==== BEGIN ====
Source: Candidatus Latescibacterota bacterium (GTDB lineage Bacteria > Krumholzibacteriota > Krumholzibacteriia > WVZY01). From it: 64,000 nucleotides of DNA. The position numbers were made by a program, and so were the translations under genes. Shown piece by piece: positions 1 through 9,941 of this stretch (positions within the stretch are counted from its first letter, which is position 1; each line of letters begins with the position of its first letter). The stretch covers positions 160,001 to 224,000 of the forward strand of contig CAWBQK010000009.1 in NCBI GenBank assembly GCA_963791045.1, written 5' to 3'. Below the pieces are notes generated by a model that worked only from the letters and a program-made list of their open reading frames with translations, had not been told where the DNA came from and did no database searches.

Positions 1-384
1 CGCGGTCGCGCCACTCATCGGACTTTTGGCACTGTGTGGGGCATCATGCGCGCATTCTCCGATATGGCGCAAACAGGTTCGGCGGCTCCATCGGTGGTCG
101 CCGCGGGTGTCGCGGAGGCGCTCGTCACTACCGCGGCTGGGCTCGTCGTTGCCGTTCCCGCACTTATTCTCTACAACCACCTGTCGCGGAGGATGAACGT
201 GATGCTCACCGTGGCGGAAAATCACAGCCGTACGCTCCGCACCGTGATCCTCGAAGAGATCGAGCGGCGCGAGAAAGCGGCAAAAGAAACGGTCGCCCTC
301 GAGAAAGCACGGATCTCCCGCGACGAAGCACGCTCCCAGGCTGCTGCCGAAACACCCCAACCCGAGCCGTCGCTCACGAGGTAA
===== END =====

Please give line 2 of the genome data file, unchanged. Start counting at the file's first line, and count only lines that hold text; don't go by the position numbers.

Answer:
Positions 1-384